The Differing Views of the "Rule of Law" in Spain & the U.S.

From Glenn Greenwald:

Spanish prosecutors decide to fulfill their legal obligations by commencing war crimes investigations of six key Bush officials.

Scott Horton reports this morning that, in Spain, "prosecutors have decided to press forward with a criminal investigation targeting former U.S. Attorney General Alberto Gonzales and five top associates [John Yoo, Jay Bybee, David Addington, Doug Feith and William Haynes] over their role in the torture of five Spanish citizens held at Guantánamo." Spain not only has the right under the Geneva Conventions and the Convention Against Torture to prosecute foreign officials for torturing its citizens, but it -- like the U.S. -- has the affirmative obligation to do so. (Indeed, the Bush administration itself insisted just last year that the U.S. the right to criminally prosecute foreign officials for ordering acts of torture even in the absence of an accusation that any of the victims were American).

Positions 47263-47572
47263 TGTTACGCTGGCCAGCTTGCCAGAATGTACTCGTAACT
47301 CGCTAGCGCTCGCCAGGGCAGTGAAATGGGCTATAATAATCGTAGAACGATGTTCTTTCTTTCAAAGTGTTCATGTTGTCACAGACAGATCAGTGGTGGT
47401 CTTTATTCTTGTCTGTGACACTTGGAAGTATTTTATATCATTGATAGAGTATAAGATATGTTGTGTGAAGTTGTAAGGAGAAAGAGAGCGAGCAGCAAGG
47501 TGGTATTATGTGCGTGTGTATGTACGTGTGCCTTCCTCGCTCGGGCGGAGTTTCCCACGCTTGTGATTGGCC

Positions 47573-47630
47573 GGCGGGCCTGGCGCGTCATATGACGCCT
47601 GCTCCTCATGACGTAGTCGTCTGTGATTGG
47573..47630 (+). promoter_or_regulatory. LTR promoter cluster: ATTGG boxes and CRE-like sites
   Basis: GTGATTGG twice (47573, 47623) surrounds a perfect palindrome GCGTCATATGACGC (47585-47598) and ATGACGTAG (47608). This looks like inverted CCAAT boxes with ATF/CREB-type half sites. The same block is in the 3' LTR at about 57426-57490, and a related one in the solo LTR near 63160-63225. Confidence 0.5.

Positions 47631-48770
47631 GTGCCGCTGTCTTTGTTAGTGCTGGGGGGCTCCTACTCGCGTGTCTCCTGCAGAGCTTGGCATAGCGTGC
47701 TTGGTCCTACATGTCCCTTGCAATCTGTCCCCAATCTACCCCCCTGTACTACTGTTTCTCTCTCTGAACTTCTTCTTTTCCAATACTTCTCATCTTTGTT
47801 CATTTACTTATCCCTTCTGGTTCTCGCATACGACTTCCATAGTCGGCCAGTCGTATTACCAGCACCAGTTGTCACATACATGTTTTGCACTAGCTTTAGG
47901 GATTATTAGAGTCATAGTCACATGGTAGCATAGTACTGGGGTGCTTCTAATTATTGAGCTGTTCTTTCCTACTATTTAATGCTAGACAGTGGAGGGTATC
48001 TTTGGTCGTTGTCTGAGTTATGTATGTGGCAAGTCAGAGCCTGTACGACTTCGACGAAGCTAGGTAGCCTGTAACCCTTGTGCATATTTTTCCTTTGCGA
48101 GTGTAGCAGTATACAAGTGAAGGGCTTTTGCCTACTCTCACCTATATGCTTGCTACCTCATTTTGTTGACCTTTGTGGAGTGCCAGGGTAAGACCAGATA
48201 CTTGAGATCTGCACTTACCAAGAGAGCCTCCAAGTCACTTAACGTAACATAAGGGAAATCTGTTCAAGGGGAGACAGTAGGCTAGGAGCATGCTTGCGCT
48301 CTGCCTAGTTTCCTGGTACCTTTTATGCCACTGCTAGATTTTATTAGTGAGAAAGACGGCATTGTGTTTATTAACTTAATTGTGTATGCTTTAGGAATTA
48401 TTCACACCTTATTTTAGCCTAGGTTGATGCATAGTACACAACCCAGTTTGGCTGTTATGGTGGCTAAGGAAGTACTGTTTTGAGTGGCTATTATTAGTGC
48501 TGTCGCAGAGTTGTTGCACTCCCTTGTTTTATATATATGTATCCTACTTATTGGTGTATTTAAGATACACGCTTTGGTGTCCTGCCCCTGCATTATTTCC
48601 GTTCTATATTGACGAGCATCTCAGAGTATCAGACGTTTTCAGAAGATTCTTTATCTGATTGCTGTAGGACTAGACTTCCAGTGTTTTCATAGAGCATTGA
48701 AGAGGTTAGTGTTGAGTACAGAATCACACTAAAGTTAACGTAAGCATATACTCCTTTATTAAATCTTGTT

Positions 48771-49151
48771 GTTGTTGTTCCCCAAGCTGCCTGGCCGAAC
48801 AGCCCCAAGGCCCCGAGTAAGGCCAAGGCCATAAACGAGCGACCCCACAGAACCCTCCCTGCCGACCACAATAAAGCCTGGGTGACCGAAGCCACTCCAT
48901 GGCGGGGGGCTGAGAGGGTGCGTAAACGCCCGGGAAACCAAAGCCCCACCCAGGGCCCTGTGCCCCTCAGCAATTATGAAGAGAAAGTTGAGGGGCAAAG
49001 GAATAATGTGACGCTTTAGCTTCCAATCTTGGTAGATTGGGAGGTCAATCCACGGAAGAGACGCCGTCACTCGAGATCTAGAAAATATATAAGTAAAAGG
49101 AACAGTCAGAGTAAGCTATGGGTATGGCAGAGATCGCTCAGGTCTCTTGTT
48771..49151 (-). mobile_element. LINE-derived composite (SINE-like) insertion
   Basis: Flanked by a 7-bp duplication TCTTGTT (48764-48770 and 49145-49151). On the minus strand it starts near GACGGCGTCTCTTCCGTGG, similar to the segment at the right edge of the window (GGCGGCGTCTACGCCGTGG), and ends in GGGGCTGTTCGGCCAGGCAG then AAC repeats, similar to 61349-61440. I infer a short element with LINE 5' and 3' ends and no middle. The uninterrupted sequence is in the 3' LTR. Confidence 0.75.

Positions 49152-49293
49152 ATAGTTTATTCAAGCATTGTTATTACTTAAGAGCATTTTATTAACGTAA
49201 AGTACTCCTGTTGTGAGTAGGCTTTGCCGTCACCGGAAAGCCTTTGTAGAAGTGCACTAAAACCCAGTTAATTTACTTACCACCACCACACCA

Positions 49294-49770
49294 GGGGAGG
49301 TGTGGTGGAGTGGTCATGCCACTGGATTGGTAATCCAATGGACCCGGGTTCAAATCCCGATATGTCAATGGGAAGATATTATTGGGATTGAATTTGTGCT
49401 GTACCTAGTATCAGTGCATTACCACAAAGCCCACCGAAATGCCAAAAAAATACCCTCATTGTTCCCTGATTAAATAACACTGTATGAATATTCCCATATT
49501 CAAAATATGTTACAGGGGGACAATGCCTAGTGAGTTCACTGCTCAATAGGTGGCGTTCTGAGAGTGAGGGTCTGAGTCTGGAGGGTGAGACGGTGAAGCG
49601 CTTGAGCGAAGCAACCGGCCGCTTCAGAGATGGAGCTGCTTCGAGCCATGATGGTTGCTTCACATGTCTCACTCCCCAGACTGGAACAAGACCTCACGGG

As Hilzoy argues, however, the primary obligation for these prosecutions lies with the country whose officials authorized the war crimes -- the United States:

It is a requirement of law, the law that the Constitution requires Obama, as President, to faithfully execute. He should not outsource his Constitutional obligations to Spain.

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